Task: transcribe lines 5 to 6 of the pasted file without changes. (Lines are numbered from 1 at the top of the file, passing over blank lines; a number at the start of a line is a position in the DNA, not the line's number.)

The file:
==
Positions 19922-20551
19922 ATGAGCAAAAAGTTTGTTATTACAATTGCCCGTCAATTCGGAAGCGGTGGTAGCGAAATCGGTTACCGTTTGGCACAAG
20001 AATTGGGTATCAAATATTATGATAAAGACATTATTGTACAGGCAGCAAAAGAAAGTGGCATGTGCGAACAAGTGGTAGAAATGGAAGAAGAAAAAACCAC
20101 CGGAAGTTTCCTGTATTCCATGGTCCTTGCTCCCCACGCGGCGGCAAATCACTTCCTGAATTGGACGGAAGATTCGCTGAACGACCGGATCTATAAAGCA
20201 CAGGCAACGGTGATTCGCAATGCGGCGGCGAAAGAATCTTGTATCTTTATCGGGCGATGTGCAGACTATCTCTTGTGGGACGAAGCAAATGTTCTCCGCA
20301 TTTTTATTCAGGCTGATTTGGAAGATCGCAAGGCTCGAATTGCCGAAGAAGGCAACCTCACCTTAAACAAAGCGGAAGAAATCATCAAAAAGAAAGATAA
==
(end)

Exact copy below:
20201 CAGGCAACGGTGATTCGCAATGCGGCGGCGAAAGAATCTTGTATCTTTATCGGGCGATGTGCAGACTATCTCTTGTGGGACGAAGCAAATGTTCTCCGCA
20301 TTTTTATTCAGGCTGATTTGGAAGATCGCAAGGCTCGAATTGCCGAAGAAGGCAACCTCACCTTAAACAAAGCGGAAGAAATCATCAAAAAGAAAGATAA